The Dissident: Alexey Navalny: Portrait of a Political Prisoner
By David M. Herszenhorn
Twelve; hardcover, 320 pages; $30.00
David M. Herszenhorn is chief Brussels correspondent of Politico, and prior to that, he worked for over 20 years at the New York Times as a reporter, Washington correspondent, and foreign correspondent based in Moscow.
Alexey Navalny can be described many ways, as he's a lawyer, blogger, anti-corruption crusader, protest organizer, political opposition leader, mayoral and presidential candidate, campaign strategist, provocateur, poisoning victim, and dissident, but the one that got him sent into jail is that he is Russian President Vladimir Putin's biggest political rival.
The Dissident is one of the most deeply-researched books on this compelling figure in the crosshairs of Putin, who despises Navalny so much he never utters his name.
Navalny's story is modern Russia's story, in a sense because his generation straddled the end of the Soviet Union and the birth of the Russian Federation. He spent his childhood summers with his Ukrainian grandparents near Chernobyl, and he had a fellowship at Yale University, which spurred conspiracy theories about his ties to the United States.
Offended by the dishonesty and criminality of the Russian political system, Navalny became an anti-corruption crusader and mounted a relentless opposition movement. He felt that an entirely different country can be created, one that defies the old saying that Russia without corruption isn't Russia.
The anti-corruption investigations Navalny led revealed billions in graft at Russia's biggest state-owned companies and vast bribe-taking by top Russian officials, including his blockbuster revelations about Putin's Black Sea Palace. He also held huge street protests, and he became known for controversial views on nationalism, gun rights, and Crimea, and is now a prisoner of conscience bravely opposing Putin's war in Ukraine, which began in February of 2022.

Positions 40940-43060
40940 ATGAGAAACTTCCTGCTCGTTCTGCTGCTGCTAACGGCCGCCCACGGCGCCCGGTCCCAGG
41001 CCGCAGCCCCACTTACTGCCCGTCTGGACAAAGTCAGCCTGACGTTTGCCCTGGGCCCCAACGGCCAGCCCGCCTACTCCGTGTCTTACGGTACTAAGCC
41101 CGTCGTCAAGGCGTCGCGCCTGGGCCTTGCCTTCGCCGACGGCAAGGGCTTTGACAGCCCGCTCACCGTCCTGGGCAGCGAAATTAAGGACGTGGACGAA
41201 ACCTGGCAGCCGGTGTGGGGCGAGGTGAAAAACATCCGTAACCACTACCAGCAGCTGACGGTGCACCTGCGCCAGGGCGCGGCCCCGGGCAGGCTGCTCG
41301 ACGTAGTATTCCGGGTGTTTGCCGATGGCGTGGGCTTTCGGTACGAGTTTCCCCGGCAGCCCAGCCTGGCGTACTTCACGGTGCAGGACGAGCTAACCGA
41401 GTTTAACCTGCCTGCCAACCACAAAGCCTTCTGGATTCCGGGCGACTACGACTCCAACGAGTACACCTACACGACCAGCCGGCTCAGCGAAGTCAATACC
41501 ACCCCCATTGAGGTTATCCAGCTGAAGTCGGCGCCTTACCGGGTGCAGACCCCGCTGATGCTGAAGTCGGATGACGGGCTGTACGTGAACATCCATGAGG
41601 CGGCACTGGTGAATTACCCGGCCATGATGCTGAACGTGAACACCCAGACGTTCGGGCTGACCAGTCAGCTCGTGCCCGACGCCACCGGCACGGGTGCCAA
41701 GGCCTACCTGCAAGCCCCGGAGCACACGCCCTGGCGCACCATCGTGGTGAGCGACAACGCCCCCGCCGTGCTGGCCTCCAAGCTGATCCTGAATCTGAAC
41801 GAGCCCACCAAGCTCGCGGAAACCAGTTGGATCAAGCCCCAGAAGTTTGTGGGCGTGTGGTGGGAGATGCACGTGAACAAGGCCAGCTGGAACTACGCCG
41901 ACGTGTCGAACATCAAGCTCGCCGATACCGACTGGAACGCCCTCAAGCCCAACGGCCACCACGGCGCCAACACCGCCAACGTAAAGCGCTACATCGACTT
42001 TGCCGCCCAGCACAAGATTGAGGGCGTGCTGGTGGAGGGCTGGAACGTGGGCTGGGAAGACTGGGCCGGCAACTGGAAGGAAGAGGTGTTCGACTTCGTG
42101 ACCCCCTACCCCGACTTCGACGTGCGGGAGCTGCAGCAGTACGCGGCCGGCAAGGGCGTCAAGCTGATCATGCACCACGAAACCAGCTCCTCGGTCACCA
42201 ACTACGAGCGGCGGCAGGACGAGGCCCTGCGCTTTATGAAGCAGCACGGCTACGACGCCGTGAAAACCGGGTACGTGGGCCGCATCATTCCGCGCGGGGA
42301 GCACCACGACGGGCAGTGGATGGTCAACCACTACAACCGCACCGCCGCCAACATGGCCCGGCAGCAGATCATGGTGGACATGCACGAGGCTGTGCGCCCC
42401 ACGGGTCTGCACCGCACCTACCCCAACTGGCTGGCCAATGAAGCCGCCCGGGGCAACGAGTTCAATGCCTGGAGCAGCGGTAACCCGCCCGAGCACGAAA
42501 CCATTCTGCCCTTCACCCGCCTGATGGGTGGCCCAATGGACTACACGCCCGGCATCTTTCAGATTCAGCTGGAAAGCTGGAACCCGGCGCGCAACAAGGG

This is what made him such a threat to Putin that the Kremlin wanted him exiled or dead, which led to an assassination attempt in August 2020 with a military-grade nerve agent by an FSB hit squad in Siberia. After he recovered, he did a vigilante-style investigation with news outlet Bellingcat to identify and confront his own would-be killers. The Kremlin is intent on leaving him in a prison colony for decades.
In this excerpt, Herszenhorn writes of the trial that gave Navalny's crusade a worldwide audience: "Navalny just won't stop. So, it was no surprise that upon returning to Russia in January 2021, his plane was diverted to a different airport - thwarting throngs of supporters who came out to greet him - and he was arrested before he could cross passport control.
There are many ways to take a life. Poison had failed. Prison was now the fallback.
Two weeks after his arrest, Navalny stood in a packed courtroom in Moscow, defiant as ever, to address the Russian government's latest absurd accusation against him: he failed to check in with parole officers while in a coma.
Navalny wore a dark black hoodie and khaki green pants. His light brown hair was combed perfectly in place, his angular jaw and dimpled chin uncovered while nearly everyone else in court wore masks as protection against coronavirus.
Watching him, jaunty and flashing iconic smiles from inside the locked glass-enclosed dock that Russians call 'the Aquarium,' it was hard to believe that just five months earlier, he was nearly killed with an internationally banned chemical weapon. The tricked FSB officer was right. Navalny's life was saved thanks to a combination of stupidly lucky events: the bumbling of the security agents who tried to kill him; the quick emergency landing by the pilots of the plane he was on; and the professionalism of an ambulance crew and doctors in the Siberian city of Omsk, who were never told that they were supposed to let him die.
As he spoke, Navalny's voice was firm, edged with his trademark tone - a mix of supreme confidence and abject disbelief - that has come from years of tangling with the inane illogic of the Russian judicial system. It is a system that makes sense only when recognized as beholden to political masters, delivering preordained outcomes disconnected from laws and facts.
Navalny perfected that tone of voice and his bemused, friendly, storytelling style, by narrating YouTube videos, viewed millions of times, in which he revealed spectacular corruption by Russian government officials. In one such video, he exposed his own would-be assassins - providing a surreal dispassionate account of how they plotted his death.
In court, as was made obvious by his captivity in a glass box, Navalny was the defendant, charged with parole violations that could - and would - lead to a sentence of nearly three years in a notorious Russian penal colony.
But as he delivered his statement that subfreezing February afternoon, Navalny turned the absurdity of the Russian court system to his advantage. He transformed himself from accused into accuser, and his defendant's statement into a prosecutor's closing argument, in which he leveled charges against the one man he held responsible for his poisoning and imprisonment: Vladimir Vladimirovich Putin, Russia's modern-day czar."